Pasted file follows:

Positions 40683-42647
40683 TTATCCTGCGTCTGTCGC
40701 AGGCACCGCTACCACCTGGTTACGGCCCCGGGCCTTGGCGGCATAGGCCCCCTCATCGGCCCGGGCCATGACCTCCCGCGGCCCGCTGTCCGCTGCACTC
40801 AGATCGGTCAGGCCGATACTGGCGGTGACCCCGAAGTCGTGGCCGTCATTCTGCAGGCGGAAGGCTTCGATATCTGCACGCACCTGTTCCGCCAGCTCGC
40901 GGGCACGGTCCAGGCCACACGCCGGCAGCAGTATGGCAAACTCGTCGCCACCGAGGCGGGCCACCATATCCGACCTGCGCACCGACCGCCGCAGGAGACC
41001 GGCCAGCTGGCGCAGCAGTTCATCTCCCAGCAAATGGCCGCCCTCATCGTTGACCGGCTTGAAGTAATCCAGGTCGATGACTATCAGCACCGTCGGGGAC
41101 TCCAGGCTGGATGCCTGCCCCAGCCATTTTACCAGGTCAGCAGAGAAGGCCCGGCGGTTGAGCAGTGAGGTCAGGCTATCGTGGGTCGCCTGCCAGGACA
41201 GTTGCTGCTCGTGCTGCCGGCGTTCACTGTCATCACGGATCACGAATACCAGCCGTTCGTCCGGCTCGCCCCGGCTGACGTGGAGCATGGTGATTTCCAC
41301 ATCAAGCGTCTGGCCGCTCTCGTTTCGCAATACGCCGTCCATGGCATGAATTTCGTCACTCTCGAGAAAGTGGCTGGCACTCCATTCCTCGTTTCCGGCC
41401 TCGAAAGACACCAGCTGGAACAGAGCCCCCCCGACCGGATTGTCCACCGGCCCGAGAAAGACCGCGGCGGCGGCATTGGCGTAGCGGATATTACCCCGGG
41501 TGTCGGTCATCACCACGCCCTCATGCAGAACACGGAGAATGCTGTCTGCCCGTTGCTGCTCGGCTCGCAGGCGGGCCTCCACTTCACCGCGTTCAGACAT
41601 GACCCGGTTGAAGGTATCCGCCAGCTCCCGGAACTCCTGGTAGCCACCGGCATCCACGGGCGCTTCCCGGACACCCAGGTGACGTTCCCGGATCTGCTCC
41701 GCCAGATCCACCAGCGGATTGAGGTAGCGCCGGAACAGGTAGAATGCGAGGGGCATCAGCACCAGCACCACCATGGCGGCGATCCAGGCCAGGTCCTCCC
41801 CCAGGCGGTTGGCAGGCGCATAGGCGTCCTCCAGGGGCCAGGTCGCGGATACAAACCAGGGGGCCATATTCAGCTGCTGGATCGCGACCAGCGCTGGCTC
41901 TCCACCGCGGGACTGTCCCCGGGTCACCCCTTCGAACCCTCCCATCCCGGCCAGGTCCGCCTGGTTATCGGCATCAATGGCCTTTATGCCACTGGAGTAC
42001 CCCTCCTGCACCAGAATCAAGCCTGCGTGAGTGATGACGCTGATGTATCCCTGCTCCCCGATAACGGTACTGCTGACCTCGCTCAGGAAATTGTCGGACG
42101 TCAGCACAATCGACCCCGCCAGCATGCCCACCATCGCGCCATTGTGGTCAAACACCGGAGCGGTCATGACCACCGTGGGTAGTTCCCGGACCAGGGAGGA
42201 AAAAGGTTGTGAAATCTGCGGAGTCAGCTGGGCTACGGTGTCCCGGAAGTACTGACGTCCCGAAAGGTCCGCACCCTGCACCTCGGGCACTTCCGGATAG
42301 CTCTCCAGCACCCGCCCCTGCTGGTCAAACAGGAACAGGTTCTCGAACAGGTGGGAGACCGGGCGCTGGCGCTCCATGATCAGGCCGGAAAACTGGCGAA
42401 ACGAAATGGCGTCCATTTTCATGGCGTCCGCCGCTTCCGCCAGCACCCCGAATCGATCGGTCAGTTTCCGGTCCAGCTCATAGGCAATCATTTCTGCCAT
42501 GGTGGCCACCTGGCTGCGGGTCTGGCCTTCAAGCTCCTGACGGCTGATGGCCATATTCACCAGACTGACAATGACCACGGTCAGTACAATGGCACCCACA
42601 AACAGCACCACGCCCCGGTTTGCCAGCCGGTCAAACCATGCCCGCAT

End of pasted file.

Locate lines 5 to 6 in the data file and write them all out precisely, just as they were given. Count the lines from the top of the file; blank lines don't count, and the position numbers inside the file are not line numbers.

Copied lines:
40901 GGGCACGGTCCAGGCCACACGCCGGCAGCAGTATGGCAAACTCGTCGCCACCGAGGCGGGCCACCATATCCGACCTGCGCACCGACCGCCGCAGGAGACC
41001 GGCCAGCTGGCGCAGCAGTTCATCTCCCAGCAAATGGCCGCCCTCATCGTTGACCGGCTTGAAGTAATCCAGGTCGATGACTATCAGCACCGTCGGGGAC